French parliament heads for summer break after reform push

3rd August 2007, Comments 0 comments

PARIS, Aug 3, 2007 (AFP) - The French parliament broke up for a three-week recess Thursday after an extraordinary summer session that ushered in the first phase of President Nicolas Sarkozy's promised reform drive.

PARIS, Aug 3, 2007 (AFP) - The French parliament broke up for a three-week recess Thursday after an extraordinary summer session that ushered in the first phase of President Nicolas Sarkozy's promised reform drive.

On Thursday the centre-right-dominated Senate and National Assembly adopted a government-backed law to limit the fall-out of public sector transport strikes, which have brought much of the country to a standstill in the past.

One of Sarkozy's campaign promises -- and backed by 70 percent of the public -- the reform bill sparked street protests from trade unions on the grounds that it breaks the constitutional right to strike.

The most contested clause is one that obliges workers to declare 48 hours ahead of a stoppage if they intend to take part. Another clause requires a secret ballot of workers after eight days on whether to continue a strike.

Unions have promised demonstrations against the law after the summer, possibly during the Rugby World Cup, while the opposition Socialist Party has said it will seek to have it repealed by France's Constitutional Council.

Three other major reform packages were adopted during the month-long session of parliament, extended into the summer following Sarkozy's election in May and June legislative polls which handed his UMP party a parliamentary majority.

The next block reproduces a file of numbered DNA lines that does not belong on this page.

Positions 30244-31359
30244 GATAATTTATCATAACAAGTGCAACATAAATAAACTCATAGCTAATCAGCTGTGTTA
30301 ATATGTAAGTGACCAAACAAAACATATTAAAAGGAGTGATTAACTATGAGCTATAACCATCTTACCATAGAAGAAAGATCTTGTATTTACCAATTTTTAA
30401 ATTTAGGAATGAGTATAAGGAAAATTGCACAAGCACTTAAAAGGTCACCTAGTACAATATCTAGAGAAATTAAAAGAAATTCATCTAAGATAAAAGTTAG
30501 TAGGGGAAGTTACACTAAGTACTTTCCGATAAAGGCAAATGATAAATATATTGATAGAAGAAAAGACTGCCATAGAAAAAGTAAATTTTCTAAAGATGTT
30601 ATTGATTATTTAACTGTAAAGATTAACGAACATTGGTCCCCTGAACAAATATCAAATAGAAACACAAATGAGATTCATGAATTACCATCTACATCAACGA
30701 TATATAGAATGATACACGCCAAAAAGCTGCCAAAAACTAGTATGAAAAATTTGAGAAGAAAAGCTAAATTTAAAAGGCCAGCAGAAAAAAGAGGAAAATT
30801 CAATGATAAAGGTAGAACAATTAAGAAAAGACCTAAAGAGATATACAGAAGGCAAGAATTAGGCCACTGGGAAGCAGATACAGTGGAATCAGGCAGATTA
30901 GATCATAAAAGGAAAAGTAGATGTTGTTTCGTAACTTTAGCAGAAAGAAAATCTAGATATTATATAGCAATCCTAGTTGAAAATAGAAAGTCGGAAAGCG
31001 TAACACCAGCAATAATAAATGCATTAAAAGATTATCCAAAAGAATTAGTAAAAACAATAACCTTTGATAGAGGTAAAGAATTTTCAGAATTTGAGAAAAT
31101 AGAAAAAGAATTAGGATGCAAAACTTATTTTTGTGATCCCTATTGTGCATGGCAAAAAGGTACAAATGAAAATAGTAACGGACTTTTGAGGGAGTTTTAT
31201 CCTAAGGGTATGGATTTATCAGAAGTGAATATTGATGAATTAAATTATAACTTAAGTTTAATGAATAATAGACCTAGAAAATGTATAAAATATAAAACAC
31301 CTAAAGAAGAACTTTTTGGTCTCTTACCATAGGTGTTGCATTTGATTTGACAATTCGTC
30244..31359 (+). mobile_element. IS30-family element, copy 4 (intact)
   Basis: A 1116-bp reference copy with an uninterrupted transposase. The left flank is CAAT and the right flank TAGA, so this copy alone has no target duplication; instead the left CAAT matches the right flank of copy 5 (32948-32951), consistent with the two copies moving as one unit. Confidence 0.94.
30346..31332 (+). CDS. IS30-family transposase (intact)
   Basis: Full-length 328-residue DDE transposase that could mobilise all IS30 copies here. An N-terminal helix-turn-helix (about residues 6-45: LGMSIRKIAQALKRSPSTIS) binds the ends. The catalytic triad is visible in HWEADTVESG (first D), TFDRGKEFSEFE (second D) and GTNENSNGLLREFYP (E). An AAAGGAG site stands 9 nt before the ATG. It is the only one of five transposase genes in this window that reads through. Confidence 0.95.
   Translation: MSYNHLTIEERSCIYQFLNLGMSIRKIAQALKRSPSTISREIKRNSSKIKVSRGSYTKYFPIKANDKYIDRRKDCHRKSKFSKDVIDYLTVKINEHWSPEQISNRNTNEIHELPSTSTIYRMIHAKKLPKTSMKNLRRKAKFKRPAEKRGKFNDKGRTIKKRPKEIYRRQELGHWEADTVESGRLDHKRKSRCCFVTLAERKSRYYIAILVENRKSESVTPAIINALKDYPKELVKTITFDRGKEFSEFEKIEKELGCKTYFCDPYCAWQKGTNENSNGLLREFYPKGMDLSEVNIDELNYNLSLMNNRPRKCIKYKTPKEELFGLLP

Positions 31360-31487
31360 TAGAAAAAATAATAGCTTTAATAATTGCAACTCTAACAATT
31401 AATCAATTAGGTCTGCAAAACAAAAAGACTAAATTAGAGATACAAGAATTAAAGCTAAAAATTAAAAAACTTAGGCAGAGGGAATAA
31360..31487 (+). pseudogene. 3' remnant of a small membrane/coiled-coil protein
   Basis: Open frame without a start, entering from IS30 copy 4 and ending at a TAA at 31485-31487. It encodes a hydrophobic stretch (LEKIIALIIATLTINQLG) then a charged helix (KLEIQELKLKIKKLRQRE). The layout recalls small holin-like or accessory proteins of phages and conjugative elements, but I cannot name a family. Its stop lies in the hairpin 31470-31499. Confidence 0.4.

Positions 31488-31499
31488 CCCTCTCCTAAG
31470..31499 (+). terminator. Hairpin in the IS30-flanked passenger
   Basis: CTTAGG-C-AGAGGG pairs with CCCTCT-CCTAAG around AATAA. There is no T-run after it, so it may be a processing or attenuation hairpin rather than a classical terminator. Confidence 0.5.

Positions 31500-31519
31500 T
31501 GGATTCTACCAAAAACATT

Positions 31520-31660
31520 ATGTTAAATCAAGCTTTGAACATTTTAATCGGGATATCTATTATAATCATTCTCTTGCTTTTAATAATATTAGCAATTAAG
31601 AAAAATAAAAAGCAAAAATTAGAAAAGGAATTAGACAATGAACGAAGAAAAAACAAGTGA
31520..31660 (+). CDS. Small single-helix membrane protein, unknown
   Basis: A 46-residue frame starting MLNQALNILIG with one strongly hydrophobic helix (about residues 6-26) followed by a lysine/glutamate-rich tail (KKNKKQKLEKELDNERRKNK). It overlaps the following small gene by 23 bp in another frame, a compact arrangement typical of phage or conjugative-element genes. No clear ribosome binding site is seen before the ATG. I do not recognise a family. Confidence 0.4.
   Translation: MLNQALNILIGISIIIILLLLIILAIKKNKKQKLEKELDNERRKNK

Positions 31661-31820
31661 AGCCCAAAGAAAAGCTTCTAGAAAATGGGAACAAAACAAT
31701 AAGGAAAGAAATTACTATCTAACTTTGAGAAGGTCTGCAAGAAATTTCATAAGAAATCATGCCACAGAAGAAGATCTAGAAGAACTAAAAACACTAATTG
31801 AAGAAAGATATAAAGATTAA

On Wednesday, lawmakers adopted a government tax-cutting package whose main provision is to remove tax and social charges from overtime hours -- a measure which Sarkozy says is meant to restore an appetite for work among the French.

It also abolishes inheritance tax for all but the very wealthy; places a 50 percent ceiling on income tax; introduces tax relief for household mortgage-payers; and restricts so-called "golden parachutes" paid to departing company bosses.

MPs from the opposition Socialist Party describe the law as a series of "gifts to the rich" and are also seeking to have it repealed by the Constitutional Council.

The government estimates the annual cost of the tax cuts at around 13.8 billion euros (18.75 billion dollars), but says they should generate an extra half percent of economic growth in 2008.

Also Wednesday, parliament adopted a bill giving greater autonomy to French public universities -- which have plummeted in recent years on international league tables -- by allowing them to raise funds and hire their own staff.

Lawmakers also adopted a reform of criminal law that toughens sentences for young offenders, sponsored by Justice Minister Rachida Dati, the first Muslim politician to hold a top French government job.

The bill establishes minimum sentences for repeat offenders, and allows courts to treat 16 to 18 year-olds accused of serious offences as adults, also a key election pledge made by Sarkozy.

After the government returns to work on August 24, a second phase of reforms is planned, including a new standard work contract, and an immigration bill to make it harder for foreigners to join families in France.

The government has has promised that the second round of reforms will be accompanied by cost-cutting measures including a reduction in the number of civil servants, and economies in the state administration.

AFP

Subject: French news

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